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082 443 3630

Email: jvb@trafficguy.co.za

EVENT SPEAKER / MC

Johann von Bargen is available as a speaker or MC for public events and conferences. He can speak on any of the course topics. Contact Johann to learn more.

 
 
Johann von Bargen
'The Traffic Guy'
Traffic Information
 
Here you'll find the latest traffic information for the KwaZulu-Natal roads. Remember to tune in to East Coast Radio each morning & afternoon to hear Johann's up-to-the-minute traffic reports.

If you have any questions about the KZN traffic, please go here.
 
Driving Tips: Following Distance
 

An easy way to calculate your following distance is as follows:

  1. When the vehicle directly ahead of you passes a fixed point, e.g. light pole or fire hydrant, say to yourself: one thousand and one, one thousand and two
  2. You should be able to complete these two phrases before you reach that same point with your car.

How about doing a quick check to see that your following distance is sufficient? In other words, if the car in front of you stops dead - CAN YOU STOP IN TIME? If fearless Fred pushes in front of you and occupies your following distance - don't panic or get annoyed. Decelerate slightly for a few seconds only and regain your following distance. It's as easy as that.

Did you know that a safe following distance of at least two seconds gives you enough space and time to react in the case of emergency? And if you are driving on a public road and you happen to be behind a large truck or a bus, please pull back a little bit, increase your following distance. That will give you more visibility around the side of the large vehicle in front of you.

 
 
Emergency Situations: Brake Failure
 

Total brake failure usually happens when you're braking hard to stop suddenly.

  1. Pump the brake pedal fast and hard. This may restore enough brake fluid too slow or top the car.
  2. You'll know in 3 or 4 pumps whether the brakes are going to work.
  3. At the same time, apply the handbrake hard. (Hold handbrake button in) and "pump" the handbrake, without locking the back wheel for too long.
  4. Change down to lowest gear (this helps to slow the car by using the engine's braking power).
  5. Stay aware of traffic so that you can still steer and swerve if you need to.
  6. If necessary, rub the wheels against the left curb or steer into bushes or something else soft to reduce speed.
  7. If a collision cannot be avoided, steer for a sideswipe rather than a head-on.
  8. When you no longer need to change direction, switch off the engine.
 
 
Traffic Circle
 

Thank you for taking the time to log onto my website. Your support is highly appreciated. I have been asked by hundreds of people to help them understand the safest way to negotiate a traffic circle.
 
Very briefly, here goes:

Let's start off by talking about the procedure when approaching a Y-junction. Should you wish to take the left fork, you use the left indicator. Should you wish to take the right fork, you use the right indicator. It is as easy as that (and it's very similar for traffic circles). As you approach the traffic circle, it should not be forgotten that you yield to vehicles approaching from your right, who are already in that circle.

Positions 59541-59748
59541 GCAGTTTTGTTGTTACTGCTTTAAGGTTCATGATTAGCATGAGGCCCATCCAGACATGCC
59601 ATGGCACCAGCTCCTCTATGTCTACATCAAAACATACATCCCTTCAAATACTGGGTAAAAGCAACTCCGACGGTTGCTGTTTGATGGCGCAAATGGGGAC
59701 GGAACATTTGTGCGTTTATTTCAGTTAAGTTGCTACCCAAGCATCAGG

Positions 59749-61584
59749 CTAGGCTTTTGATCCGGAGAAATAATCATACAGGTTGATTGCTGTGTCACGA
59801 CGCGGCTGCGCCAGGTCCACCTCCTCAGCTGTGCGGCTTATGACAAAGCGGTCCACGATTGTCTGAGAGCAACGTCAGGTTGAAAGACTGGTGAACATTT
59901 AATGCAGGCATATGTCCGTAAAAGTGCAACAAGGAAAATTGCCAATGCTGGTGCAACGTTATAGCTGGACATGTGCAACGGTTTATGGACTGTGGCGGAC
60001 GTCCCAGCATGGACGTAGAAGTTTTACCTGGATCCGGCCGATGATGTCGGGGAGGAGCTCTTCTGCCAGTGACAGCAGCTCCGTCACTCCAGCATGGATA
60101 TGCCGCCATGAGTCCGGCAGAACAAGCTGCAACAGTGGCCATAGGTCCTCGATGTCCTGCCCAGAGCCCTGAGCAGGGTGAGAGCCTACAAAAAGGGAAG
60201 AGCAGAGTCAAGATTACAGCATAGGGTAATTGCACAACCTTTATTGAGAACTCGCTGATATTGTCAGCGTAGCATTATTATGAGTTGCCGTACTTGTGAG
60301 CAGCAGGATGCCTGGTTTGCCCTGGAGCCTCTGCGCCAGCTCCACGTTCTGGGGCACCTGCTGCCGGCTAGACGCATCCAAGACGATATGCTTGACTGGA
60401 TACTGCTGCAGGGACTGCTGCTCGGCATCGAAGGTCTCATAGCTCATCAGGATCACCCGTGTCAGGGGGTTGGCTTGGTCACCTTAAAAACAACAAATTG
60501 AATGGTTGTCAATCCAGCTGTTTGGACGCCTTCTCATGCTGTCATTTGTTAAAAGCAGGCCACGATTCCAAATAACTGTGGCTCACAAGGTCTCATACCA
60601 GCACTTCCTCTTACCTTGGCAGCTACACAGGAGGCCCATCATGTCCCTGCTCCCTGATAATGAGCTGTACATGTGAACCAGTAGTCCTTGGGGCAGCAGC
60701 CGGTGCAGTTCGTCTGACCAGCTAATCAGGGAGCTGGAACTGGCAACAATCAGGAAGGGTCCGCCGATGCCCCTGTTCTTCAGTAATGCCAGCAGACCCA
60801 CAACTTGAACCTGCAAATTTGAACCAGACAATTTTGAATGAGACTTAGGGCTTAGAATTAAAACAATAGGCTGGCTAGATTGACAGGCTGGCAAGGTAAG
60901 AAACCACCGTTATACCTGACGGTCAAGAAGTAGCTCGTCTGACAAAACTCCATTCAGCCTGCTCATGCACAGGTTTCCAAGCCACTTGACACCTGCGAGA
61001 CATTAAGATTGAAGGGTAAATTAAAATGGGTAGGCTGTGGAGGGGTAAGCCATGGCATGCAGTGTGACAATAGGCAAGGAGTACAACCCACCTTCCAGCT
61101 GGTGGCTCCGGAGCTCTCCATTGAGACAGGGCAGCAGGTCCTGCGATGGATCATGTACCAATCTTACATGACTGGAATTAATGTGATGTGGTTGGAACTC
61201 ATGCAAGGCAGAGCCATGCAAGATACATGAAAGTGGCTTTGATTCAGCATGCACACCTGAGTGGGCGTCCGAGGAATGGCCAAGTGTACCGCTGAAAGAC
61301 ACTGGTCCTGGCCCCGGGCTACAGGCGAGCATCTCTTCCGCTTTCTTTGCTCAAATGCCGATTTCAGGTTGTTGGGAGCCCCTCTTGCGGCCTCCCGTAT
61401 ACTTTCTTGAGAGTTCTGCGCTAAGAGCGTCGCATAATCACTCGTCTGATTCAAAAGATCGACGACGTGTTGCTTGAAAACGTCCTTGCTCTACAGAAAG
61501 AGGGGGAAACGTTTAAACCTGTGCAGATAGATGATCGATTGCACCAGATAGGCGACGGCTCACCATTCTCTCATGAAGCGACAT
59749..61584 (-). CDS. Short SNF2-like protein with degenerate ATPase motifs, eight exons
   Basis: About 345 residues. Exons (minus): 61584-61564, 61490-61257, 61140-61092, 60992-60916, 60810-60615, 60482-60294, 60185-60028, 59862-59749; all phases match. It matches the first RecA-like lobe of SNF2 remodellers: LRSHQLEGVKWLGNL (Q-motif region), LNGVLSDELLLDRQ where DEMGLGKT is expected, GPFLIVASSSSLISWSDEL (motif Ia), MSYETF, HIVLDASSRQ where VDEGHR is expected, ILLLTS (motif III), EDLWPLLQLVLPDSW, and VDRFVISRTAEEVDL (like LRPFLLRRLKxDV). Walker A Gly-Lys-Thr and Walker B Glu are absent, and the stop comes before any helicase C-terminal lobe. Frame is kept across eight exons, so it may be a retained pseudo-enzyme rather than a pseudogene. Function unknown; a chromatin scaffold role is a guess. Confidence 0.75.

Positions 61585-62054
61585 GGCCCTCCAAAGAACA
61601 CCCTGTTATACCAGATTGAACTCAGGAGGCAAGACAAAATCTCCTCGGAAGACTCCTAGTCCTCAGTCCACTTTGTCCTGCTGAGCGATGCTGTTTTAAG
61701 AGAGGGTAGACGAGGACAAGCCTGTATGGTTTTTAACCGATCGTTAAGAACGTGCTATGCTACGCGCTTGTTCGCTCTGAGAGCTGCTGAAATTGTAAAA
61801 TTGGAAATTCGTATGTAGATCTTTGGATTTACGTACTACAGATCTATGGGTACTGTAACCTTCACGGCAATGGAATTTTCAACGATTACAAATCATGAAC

Single Lane Traffic Circle (and you have just entered)
As you approach the first exit / entrance, you apply the Y-junction theory. Left indicator to go out at the first exit or right indicator to remain in the traffic circle (now everybody behind you and those waiting to enter in front of you will know what your intentions are. ie, either to exit, or move further around the traffic circle. The same procedure will apply when you approach any other exit or entrance in that circle.

Two Lane Traffic Circle
The procedure, if you are in the left hand lane, of a two lane traffic circle, is identical to a single lane traffic circle. One extra point to remember, there is no law that says if you enter a traffic circle from position one (6 o' clock - see diagram) that you have to take the exit at position 2 (9 o' clock) or position 3 (12 o' clock). If your destination takes you further around that traffic circle, e.g. position 4 (3 o' clock), you have every right to do so.

If you enter a circle and wish to use the right hand or inside lane, you are quite entitled to do so, however now you have an extra responsibility. When you wish to exit that traffic circle from the right hand lane, it will be your responsibility to make sure that you do not cut in front of anyone else on your left hand side (in other words in the left hand lane). Remember, they do have a right to carry on around the traffic circle to reach their destination. They do not have to take the exit with you.

Hope this helps - Safe Driving.

PS: Any further queries, questions, problems, information or data required - please contact me on using the contact form or email me at jvb@trafficguy.co.za

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